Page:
The Economist     December 21, 1968

The good things get broken, too

The only achievement of the second round of unrest in French universities may be the negative one of stopping the education minister, M. Faure, from putting his hard-won university reforms into practice. Last weekend, under the pressure of sit-ins, marches, protests and brawling, he gave university rectors authority to suspend suspected troublemakers, prevent them from taking exams and even in extreme cases exclude them from all French universities for up to five years. Students can appeal and the rectors' powers are said to be only temporary; they will lapse when the joint councils of students and teachers, to be set up under the government reforms, are working normally. But once a rector uses his powers, it may become impossible to obtain the calm conditions which the government says are necessary for the councils to operate.

Some of the protests are the result of educational or local grievances. At Nantes, for example, students occupied university buildings in protest against the shortage of teachers and the dominance of Paris in the educational structure. In Paris itself, the school of pharmacy closed down because of government delays in presenting a bill to improve the professional status of biochemists. But the political element is also important, particularly at Nanterre where the main trouble has been brewing. At Nanterre police arrested a girl who was suspected of taking part in bomb raids on French banks. Four hundred of the students tried to shut down the university until she was released, on the grounds that they knew she had not taken part. The move was not immediately successful--the girl was released on Wednesday--but when the police were brought in close to the campus and students' credentials were checked there was more trouble. Left-wing dons refused to lecture under police protection and even the dean of the faculty remarked that the police presence had mobilised the moderates into supporting the strike. The police were withdrawn from the Nanterre Campus on Wednesday; but all students were told by the ministry of education that if they continued to agitate they risked losing their scholarships and deferment of military service.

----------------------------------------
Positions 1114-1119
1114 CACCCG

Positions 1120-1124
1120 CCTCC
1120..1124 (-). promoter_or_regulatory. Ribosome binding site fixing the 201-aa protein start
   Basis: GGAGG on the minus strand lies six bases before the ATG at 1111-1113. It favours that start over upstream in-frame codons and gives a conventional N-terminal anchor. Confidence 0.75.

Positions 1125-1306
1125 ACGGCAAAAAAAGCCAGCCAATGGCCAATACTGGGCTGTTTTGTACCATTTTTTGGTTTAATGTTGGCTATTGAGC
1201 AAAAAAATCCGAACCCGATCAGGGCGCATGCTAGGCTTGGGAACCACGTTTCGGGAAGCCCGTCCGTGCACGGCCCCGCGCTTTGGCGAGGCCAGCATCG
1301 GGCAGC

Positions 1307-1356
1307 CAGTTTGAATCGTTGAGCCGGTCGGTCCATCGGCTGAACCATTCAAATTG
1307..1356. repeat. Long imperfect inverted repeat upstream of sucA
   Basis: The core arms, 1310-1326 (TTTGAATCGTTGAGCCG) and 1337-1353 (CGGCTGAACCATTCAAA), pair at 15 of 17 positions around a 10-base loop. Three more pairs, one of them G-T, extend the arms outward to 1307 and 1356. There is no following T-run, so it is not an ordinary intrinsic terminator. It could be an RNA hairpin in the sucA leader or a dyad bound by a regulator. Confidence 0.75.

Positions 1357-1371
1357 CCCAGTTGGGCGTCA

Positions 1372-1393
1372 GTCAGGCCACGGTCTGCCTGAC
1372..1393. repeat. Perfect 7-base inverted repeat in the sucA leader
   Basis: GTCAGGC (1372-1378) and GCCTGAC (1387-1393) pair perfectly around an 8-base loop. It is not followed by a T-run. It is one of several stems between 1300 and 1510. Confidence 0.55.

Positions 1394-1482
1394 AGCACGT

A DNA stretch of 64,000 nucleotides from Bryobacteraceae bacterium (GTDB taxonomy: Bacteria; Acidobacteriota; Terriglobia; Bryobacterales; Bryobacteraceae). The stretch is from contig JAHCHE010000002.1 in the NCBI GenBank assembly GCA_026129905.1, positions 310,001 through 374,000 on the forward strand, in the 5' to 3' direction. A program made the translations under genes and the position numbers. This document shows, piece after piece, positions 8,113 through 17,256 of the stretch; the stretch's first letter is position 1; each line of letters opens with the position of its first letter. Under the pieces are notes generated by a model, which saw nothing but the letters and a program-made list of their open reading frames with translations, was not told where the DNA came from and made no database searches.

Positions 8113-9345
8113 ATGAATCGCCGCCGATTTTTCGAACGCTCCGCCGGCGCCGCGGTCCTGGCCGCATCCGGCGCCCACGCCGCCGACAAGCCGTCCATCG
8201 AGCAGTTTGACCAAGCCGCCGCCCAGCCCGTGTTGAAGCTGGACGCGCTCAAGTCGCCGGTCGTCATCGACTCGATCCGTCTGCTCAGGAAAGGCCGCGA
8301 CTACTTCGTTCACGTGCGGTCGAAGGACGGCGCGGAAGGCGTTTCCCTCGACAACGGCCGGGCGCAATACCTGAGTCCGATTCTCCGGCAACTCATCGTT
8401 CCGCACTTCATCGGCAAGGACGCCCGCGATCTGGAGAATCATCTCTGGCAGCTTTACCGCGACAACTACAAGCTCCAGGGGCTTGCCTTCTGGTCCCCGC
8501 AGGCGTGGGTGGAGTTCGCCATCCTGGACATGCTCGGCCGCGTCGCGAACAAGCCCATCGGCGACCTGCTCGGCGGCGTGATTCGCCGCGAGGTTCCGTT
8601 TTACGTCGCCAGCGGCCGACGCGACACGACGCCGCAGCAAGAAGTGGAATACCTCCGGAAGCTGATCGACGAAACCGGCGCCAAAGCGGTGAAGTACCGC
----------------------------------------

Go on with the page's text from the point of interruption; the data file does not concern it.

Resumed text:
In Paris, too, extremist students have been disrupting lectures, shouting that "power is in the streets" and that "violence is true power." On Wednesday, the left-wing students union, UNEF, called for a "day of action" through students' meetings. But it all went off very quietly.

The government's reaction has been to say that university authorities must establish a dialogue with their students but that it will not tolerate disorder, even of a minor sort. The French police are in a better position to ward off trouble than they were in May. Public feeling is against the students, and it appears that the police have infiltrated the revolutionary groups, so that they now have some warning about what is likely to happen.

The political divide among the militants themselves is between the communists, who want students' union to be like industrial unions, concerned only with issues that affect them directly, and those on the left who want students to overturn the existing society. Most young people seem to agree with the communists. In a recent poll of people aged between 15 and 19, 57 per cent thought that students should not demonstrate about general political issues; only 36 per cent thought that they should.

The communists are also aware of the political risks. In the spring they feared there might be a coup from the right if the situation got completely out of hand; so they helped to keep at least some degree of order. They may well fear similar dangers now. On the university reforms, they believe that M. Faure's changes are at least worth something and that students should take part in the joint student-teacher councils. The left wingers, on the other hand, are all for boycotting the councils. They seem to believe they can recreate the mood of last May and it is said that Maoists, Castroists and Trotskyists have sunk their differences in order to sabotage the new reforms. The vice-president of the left-wing students' union, M. Jacques Sauvageot, announced that his supporters "are preparing to upset the regime and have no intention of concealing the fact."